Molecular Dynamics
VRML 3D Movies


0 Compression

We have recently been looking into compression of VRML MD trajectories.

1 Introduction

VRML 2.0 offers a mechanism for publishing 3D molecular dynamics (MD) trajectories on the world wide web. Some examples are found below. We will be producing MPEGs of these trajectories as part of a comparison of these two approaches.

2 Molecular Dynamics Study of Positional Stability

The movies here were produced as part of a molecular dynamics study into the effect of increasing aspect ratio on the positional stability of various diamondoid and graphitic structures which could possibly be used as say struts in a nanoscale Stewart platform. We presented the results at the The Fifth Foresight Conference on Molecular Nanotechnology.

3 Conversion

We converted molecular dynamics trajectories, saved in our binary format, to VRML 2. The sampling rate used in the conversion is very low: 1 frame/ps. The trajectories were originally saved at 20 frames/ps. This sampling rate is sufficient to capture the low frequency, large amplitude motion of main interest to us. The trajectories are 20 ps long, i.e., 20 frames.

4 Viewing

When viewing these movies bear in mind:

5 System Requirements

These files have only been tested on SGI workstations running IRIX 6.2 using Netscape 4.05 with Cosmoplayer 1.1. They have also been tested on a PC running NT 4.0, Netscape 4.05 and Cosmoplayer 2.1.

6 Structures

6.1 Blocks

Rectangular blocks of three aspect ratios (AR), two cross sections (CS), and two surfaces (S) were used. The possible values for these quantities and some images of the corresponding blocks are given below:

Table 1: Block encoding scheme.
Symbol Quantity Possible Values
AR aspect ratio 1, 10, or 100
CS cross section uc (unit cell, approx. 0.4nm) or 1nm
S surface termination C (unterminated) or O,H (Oxygen, Hydrogen)

Figure1: Unterminated diamondoid blocks (S=C), side view.
uc.unterminated.uc.r45.1.pdb.gif uc.unterminated.uc.r45.10.pdb.gif
(a) AR=1, CS=uc. (b) AR=10, CS=uc.
(c) AR=100, CS=uc.
nm.unterminated.nm.r45.1.pdb.gif nm.unterminated.nm.r45.10.pdb.gif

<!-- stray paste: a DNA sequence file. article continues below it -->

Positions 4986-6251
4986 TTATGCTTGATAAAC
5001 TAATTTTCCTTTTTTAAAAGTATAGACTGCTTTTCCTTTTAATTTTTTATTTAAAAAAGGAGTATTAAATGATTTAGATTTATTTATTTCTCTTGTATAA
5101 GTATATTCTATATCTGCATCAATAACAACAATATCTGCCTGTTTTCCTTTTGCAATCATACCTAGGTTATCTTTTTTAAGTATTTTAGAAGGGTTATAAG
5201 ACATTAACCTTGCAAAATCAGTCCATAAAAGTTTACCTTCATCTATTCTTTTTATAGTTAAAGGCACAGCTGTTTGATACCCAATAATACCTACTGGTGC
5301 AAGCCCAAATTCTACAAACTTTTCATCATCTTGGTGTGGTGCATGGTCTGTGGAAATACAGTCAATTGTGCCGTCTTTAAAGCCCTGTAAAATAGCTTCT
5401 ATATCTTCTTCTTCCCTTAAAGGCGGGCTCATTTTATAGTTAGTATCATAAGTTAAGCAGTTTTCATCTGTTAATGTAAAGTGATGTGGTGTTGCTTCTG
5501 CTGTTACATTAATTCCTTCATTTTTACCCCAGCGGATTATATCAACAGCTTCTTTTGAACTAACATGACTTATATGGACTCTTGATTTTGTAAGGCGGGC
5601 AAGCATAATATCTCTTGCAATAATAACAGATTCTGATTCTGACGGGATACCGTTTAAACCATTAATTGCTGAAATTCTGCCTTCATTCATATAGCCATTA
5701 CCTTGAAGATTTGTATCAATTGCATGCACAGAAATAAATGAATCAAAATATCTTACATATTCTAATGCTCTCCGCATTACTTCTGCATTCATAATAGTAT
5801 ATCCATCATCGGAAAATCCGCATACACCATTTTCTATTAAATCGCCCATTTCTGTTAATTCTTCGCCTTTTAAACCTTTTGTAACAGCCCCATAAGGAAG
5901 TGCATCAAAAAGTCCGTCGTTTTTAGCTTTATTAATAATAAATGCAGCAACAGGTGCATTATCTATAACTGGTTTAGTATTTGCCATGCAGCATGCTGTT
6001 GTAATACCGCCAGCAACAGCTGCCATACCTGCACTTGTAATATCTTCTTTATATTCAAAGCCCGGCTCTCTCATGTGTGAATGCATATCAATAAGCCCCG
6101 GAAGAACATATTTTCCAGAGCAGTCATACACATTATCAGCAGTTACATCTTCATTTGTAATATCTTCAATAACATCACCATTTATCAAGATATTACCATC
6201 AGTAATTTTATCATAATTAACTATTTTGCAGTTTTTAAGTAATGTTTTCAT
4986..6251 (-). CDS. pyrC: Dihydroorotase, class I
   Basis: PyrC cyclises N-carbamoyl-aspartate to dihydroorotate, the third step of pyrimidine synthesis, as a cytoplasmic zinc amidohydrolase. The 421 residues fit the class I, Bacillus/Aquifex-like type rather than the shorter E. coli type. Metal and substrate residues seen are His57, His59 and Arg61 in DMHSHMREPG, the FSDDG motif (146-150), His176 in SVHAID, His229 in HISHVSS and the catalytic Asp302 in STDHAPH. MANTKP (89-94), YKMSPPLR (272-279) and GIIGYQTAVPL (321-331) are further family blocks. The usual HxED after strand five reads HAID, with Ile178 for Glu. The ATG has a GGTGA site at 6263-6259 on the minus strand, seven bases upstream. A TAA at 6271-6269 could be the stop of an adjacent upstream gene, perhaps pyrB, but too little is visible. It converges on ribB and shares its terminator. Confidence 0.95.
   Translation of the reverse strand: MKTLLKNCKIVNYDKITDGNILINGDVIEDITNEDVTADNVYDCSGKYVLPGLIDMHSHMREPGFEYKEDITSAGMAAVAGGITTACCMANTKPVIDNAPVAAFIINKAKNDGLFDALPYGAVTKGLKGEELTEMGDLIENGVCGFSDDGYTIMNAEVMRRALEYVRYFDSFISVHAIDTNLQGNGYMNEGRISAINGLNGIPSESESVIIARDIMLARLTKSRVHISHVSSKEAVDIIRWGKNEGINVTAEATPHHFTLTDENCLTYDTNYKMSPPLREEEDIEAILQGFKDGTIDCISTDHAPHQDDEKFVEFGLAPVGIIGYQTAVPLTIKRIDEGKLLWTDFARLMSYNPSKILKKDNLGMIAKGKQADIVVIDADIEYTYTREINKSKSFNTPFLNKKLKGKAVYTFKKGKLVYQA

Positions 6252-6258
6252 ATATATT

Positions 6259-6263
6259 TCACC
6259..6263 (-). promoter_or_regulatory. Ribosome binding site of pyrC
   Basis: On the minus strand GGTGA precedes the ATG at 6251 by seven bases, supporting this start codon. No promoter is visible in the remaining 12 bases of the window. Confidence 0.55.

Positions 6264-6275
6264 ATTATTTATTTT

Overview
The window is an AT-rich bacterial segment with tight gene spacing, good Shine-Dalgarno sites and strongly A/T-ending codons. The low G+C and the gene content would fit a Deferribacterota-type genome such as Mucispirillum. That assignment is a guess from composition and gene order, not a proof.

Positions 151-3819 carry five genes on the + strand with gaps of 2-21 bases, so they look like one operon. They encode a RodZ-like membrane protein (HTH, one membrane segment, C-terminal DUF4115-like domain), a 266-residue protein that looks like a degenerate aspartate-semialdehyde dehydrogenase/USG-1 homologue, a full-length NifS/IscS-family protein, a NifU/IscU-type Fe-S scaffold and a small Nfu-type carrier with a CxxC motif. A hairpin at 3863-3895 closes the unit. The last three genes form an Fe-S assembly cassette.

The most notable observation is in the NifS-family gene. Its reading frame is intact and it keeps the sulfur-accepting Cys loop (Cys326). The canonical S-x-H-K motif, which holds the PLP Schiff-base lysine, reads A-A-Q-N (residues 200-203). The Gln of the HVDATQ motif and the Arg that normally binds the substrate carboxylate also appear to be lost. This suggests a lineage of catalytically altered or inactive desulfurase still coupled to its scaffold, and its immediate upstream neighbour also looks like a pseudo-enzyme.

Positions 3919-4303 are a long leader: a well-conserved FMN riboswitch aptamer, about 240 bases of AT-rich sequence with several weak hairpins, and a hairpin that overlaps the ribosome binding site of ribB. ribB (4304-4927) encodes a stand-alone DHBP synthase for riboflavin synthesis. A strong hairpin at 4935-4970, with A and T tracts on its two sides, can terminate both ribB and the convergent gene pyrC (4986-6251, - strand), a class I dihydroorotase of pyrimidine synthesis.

(d) AR=1, CS=nm. (e) AR=10, CS=nm.

The terminated blocks are the same as above but with Hydrogen added to the 100 surface and Oxygen added to the 110 surface. See the paper for details about why this scheme was chosen. The termination scheme is shown below:

Figure 2: O-bridged, H-terminated diamondoid blocks.
nm.unterminated.nm.r45.1.pdb.end.gif nm.unterminated.nm.r45.1.pdb.end.gif
(a) Side view. (b) End view.

7 Simulations

7.1 Blocks

The blocks described above were simulated using molecular dynamics at two temperatures (T) and with non-bonded interactions (NB) turned off and on. In some simulations one or two ends of the blocks were constrained (NC) not to move (frozen). The possible values for these parameters are given below:

Table 2: Simulation parameters.
Symbol Quantity Possible Values
T temperature 150K or 300K
NB non-bondeds on or off
NC constraints 0, 1, or 2 constrained ends

Finally, here are the VRML movies. We may add more.
Green button to go, red button to stop ...

Table 3: Unterminated blocks (S=C).
No non-bonded interactions (NB=off)
Qty. Value
CS uc nm
AR 1 10 100 1 10 100
T 150K 300K 150K 300K 150K 300K 300K 300K 300K
Sim. X X X X X X X X

Table 4: Terminated blocks.
S=(H, 0).
Qty. Value
AR 1 10 100
Sim. X X X

7.2 Under Annealing

The image below shows the results of under-annealing.

Figure 3: S mode in MD simulation of incompletely annealed diamondoid block.

The movie below is of the structure above.

Table 5: Under annealing.
S=(H, 0).
Qty. Value
AR 1 10 100
Sim. X

The End